Weird Arizona Creature
When Robert and I took a drive a few weekends ago, I recalled all of the weird creatures that I have been warning you about, should you ever decide to visit Arizona. There are many of these creatures that I already know about and many that I've yet to come across. Anyway, I realized that I had left one very dangerous creature out. I certainly didn't do this on purpose, I had simply forgotten until now as we were driving along in the rocky canyon near our home.
In the past I have told you about the innocent looking Mud Bear who eats toes, bites ankles, and hides in the tall grasses of meadows near streams.
I've shared with you the photo of the Deer Lake Water Monster who is always on the lookout for something a little less "fishy" tasting.
I've warned you about the Arizona Alligator Asp and the Black Boulder Lizard who make their homes in the forested areas of our great state.
I've told you about the Arizona Rhinodile who sits in wait for unsuspecting motorists near concrete river crossings.
I've pleaded with you to run as fast as you can, never in a straight line, and scream like a banshee should you ever, ever come across an Arizona Spittacroserous.
Now, I am here to let you know of another weird, and dangerous, Arizona creature.
I've heard it said that all things are bigger in Texas but I beg to differ. This creature is massive and is known as falcous peregrinous raptourous, or the Great Arizona Raptor. It is a mutation of our own creation. In the past, certain pesticides were used in the air that put the peregrine falcon in great danger of extinction...or so we thought. The perigrine falcon as we knew it, did not become extinct, but retreated to the highest parts of our canyons, and there it mutated to gargantuan sizes.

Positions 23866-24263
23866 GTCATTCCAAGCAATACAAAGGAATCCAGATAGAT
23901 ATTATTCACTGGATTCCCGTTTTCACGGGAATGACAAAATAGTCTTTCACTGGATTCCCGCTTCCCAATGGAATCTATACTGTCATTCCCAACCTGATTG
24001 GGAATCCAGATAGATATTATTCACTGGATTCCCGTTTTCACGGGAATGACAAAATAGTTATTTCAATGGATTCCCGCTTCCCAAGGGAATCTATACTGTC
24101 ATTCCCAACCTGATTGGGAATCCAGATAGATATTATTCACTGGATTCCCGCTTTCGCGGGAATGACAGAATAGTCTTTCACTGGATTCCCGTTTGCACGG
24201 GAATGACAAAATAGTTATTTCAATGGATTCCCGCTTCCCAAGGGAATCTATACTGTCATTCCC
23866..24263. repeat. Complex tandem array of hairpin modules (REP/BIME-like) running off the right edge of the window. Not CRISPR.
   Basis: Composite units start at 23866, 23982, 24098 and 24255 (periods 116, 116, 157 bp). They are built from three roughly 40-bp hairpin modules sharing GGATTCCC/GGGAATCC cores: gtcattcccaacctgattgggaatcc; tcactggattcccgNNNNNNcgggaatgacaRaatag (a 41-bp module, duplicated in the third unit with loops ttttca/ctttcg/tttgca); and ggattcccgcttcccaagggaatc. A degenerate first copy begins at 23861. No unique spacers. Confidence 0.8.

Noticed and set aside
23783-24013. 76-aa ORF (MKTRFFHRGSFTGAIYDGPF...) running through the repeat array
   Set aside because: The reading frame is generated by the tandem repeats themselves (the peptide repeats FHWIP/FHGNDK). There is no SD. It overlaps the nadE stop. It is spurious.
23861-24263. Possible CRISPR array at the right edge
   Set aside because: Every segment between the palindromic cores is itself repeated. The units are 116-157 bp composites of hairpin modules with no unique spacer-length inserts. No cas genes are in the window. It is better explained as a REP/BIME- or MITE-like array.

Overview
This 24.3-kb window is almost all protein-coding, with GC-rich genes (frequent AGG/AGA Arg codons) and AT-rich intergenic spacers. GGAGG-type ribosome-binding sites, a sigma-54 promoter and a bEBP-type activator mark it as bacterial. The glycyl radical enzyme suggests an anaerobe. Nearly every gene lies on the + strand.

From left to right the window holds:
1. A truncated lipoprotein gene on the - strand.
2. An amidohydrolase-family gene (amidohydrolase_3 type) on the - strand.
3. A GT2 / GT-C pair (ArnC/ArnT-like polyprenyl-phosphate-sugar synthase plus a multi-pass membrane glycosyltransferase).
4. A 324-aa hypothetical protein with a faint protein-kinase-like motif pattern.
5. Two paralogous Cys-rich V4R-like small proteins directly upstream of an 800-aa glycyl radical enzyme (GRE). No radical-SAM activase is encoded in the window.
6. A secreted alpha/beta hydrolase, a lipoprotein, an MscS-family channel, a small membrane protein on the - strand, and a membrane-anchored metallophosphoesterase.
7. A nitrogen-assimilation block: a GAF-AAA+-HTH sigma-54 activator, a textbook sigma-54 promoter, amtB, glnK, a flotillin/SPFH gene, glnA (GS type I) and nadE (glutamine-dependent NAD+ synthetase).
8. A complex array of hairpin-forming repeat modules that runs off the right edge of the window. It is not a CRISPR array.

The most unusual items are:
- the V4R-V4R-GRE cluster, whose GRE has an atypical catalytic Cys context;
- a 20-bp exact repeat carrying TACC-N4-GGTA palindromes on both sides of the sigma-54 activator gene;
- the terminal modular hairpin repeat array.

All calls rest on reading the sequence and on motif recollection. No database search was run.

If you are out hiking in the rocky canyons of Arizona keep a wary eye on the horizon because the farther you are away from this raptor the better off you are. They are easiest to spot from a distance as they sit on the tops of the cliff edges and cast their silouhettes in a very telling and very large shape. If the silouhette moves, you've got a problem.
The Great Arizona Raptor feeds mostly on coyote and snacks on roadrunner. Coyote and roadrunner are quick and give the Great Arizona Raptor a good, fast chase. In fact, the Raptor will feed on anything that gives it a good chase. If it spots you, and you run, you WILL be dinner.
The Great Arizona Raptor doesn't trust humans not to poison it's food so it likes it meat cooked; well done. It will chase you and chase you as you bake in the Arizona heat. If you can run you obviously can't be poisoned. Since the Great Arizona Raptor likes a good chase, it will chase you until you are just about ready to collapse, then it will begin it's feast.
This is the Great Arizona Raptor that Robert and I came a little too close too. I got a couple of shots as we were slowly backing away. We didn't see this one's silouette in the distance because it was nesting in the trees, raising more young to terrorize us with.
The Great Arizona Raptor nests in the sandstone outcroppings that are surrounded by trees for protection from the hot desert sun and strong winds of the canyons. These are the most dangerous areas to run into a raptor because you don't see it until your almost on top of it. If you're lucky it won't be on top of you first.
If you happen to come across one, back away very slowly. But never turn your back on it! You have to watch the eyes very carefully, if they are looking your way, stand as still as a statue. As I've said, the Great Arizona Raptor loves a good chase so it's always on the lookout for the slightest movement in its environment. These gigantic raptors have horrible peripheral vision due to the mutation, so if you wait for it to turn it's head in the opposite direction you can then move slowly backwards away from it. But watch it! They will quickly turn their head back around as they scan their territory! You must back away very wisely or you will quickly become dinner.
Here is another picture; just in case.
Remember when you come to visit our beautiful state, that in Arizona, rattlesnakes, javelina, scorpions, tarantulas, gila monsters, and centipedes are your friends. There are much bigger things to worry about here.